• Marxism And Economics - 1,941 words
    Marxism And Economics Human relationships have always been dynamic. Change and adaptability have gone hand in hand with the passage of time for human society. Systems have been developed to regulate, direct and control the resources of this society. The systems are referred to as governments and the resources as the populace or inhabitants and forces of production. A government must be dynamic in its nature reflecting the change in society. At times these systems have resisted the necessity to adapt with its components (Society) creating a deficit between the system and those it regulates. As the deficits develop, they cause instability, and could lead to revolution.1 Theories have been deve ...
    Related: economic growth, economic system, economics, marxism, working class
  • Needle Exchange Controversy - 1,658 words
    Needle Exchange Controversy Needle Exchange Programs: The Best Solution? The United States of America has been contending with adverse social and economic effects of the drug abuse, namely of heroin, since the foundation of this country. Our initial attempt to outlaw heroin with the Harrison Narcotic Act of 1914 resulted in the U.S. having the worst heroin problem in the world (Tooley 540). Although the legislative actions regarding heroin hitherto produced ominous results that rarely affected any individuals other than the addict and his or her family, the late twentieth century brings rise to the ever-infringing AIDS epidemic in conjunction with heroin abuse. The distribution of clean need ...
    Related: controversy, needle, human immunodeficiency, american public, drucker
  • Norway - 1,372 words
    ... lue-added tax or VAT, on newspapers in Norway (www.ssb.no.) Most of the large newspapers are Conservative or Liberal (www.odin.dep.no.) Newspapers and television are the most widely used media in Norway. Television Norwegians had their first real taste of television through the spillover effect of Swedish TV and Danish TV. There are two Norwegian channels that cover the entire country. One is 30 year-old NRK (Norwegian Broadcasting Channel) which is a network of TV, radio, news, sports, culture, drama, and entertainment (www.odci.gov.) The NRK used to be state-owned but in 1988 it was transformed into a public trust. This may have given the institution more independence but regardless, i ...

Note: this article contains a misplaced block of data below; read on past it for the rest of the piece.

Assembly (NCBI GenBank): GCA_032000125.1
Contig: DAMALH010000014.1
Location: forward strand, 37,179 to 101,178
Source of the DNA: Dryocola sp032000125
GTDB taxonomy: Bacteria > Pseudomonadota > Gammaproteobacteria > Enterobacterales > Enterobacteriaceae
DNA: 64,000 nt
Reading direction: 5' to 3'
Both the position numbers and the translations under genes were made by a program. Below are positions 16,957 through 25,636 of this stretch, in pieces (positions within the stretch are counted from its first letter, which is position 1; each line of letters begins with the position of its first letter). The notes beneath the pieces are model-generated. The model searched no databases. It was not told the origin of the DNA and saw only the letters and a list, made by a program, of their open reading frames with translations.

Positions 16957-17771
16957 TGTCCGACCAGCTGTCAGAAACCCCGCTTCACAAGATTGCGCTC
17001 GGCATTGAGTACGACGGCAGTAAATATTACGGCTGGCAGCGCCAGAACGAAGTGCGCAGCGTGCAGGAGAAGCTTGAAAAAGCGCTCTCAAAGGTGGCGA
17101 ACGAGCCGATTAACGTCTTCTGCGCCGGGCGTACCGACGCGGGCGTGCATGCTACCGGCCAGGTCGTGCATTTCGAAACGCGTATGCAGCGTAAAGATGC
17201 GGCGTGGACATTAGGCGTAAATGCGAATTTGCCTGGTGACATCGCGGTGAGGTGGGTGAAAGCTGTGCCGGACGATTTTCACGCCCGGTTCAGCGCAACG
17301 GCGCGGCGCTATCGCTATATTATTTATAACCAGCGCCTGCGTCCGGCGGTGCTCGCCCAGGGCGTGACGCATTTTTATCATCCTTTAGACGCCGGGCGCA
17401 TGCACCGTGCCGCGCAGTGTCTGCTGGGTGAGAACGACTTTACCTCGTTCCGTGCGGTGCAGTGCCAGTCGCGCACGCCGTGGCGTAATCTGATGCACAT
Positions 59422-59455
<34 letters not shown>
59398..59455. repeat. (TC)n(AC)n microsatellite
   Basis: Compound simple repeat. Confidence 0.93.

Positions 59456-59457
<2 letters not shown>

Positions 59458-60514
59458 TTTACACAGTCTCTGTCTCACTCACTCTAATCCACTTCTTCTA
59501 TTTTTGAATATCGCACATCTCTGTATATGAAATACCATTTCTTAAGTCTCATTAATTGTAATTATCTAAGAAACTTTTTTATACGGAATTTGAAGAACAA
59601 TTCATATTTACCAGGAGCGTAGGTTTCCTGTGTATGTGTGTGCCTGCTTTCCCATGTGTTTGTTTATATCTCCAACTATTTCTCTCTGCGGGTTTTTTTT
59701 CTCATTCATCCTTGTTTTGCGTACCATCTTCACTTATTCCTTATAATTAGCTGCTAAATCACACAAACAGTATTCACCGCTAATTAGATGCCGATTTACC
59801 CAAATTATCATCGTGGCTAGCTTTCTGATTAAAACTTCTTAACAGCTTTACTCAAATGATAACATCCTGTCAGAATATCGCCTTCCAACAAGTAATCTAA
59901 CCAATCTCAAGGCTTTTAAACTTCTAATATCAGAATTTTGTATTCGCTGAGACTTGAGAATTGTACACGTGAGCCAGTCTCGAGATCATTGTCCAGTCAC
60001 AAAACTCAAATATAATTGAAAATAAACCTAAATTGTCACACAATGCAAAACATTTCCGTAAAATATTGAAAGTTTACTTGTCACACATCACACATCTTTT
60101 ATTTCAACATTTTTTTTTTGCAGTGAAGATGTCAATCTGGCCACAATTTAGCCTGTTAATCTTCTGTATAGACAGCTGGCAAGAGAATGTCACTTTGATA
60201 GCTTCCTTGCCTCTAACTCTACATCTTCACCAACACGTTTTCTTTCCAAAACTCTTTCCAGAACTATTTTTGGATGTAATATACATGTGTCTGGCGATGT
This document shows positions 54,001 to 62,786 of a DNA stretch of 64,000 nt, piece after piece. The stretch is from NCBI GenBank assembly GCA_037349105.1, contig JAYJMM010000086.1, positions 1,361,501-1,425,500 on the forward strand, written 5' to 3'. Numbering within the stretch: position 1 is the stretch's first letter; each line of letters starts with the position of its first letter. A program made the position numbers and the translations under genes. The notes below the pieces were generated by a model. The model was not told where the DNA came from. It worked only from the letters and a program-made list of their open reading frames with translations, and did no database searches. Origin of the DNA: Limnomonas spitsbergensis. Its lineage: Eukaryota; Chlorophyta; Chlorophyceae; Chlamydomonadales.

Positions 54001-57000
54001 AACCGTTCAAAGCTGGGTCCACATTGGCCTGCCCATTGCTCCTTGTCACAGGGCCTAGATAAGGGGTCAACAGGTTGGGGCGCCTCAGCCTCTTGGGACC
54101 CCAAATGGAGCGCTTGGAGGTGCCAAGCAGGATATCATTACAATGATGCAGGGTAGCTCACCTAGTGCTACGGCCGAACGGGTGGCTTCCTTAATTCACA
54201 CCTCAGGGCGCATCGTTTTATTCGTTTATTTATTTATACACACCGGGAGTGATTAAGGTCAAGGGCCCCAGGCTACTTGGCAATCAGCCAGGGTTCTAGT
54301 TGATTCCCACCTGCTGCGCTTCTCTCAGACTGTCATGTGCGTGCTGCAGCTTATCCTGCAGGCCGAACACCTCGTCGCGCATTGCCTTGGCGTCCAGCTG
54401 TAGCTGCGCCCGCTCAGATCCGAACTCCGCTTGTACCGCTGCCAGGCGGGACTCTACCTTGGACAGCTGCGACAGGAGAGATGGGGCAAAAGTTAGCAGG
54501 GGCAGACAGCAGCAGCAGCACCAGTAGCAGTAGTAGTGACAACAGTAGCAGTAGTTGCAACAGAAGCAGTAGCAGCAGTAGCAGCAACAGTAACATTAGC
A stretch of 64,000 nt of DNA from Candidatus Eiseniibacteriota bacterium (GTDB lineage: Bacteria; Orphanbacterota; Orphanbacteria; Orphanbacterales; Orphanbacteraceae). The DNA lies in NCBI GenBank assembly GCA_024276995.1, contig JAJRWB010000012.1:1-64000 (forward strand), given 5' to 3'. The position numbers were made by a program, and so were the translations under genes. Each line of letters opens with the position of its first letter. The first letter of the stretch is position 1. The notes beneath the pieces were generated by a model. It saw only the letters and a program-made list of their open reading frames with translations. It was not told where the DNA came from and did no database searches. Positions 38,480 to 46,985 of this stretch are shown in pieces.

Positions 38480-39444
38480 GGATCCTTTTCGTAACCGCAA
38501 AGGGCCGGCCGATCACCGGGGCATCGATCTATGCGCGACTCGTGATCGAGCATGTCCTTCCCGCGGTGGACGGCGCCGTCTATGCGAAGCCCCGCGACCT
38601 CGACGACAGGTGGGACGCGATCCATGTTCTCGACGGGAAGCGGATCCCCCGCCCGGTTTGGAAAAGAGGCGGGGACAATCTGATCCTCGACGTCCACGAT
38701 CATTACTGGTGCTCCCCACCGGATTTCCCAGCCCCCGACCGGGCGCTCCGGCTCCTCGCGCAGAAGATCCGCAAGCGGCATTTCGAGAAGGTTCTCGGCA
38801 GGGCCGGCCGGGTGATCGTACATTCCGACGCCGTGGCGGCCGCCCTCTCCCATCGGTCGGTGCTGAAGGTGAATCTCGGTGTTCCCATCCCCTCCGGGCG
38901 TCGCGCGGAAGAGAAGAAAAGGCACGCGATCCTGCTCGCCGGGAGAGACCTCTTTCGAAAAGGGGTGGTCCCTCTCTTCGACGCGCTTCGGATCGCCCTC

Related: norway, value added, organizational structure, european countries, tobacco
  • Philosophy Free Term Papers, Book Reports, Essays, And Research - 1,348 words
    - Philosophy Free Term Papers, Book Reports, Essays, And Research Ethics can be defined broadly as a set of moral principles or values. Each of us has such a set of values, although we may or may not have clearly expressed them. It is common for people to differ in their moral principles and values and the relative importance they attach to them. These differences reflect life experiences, successes and failures, as well as the influences of parents, teachers, and friends. Ethical behavior is necessary for a society to function in a orderly manner. It can be argued that ethics is the glue that holds a society together. Philosophers, religious organizations, and other groups have defined in v ...
    Related: book reports, philosophy, birth control, john stuart, bentham
  • Rap And Violence - 1,058 words
    ... em. They don't put that much power in trying to ban Rock or Alternative music, but will use all their energy to stop a form of music that sells more then half of the United States music. John Woods, co-founder of a grassroots anti-censorship organization said in a statement that most attacks on the music industry are fueled by politicians and groups such as the Christian Coalition and the American Family Association. Later he also said "Quite simply, the federal government, state governments and local governments are very skillfully using the controversy created by religious organizations in an effort to completely render the First Amendment of the United States Constitution to be a reli ...
    Related: violence, first amendment, state legislature, rap music, rappers
  • Religion And Tv - 1,527 words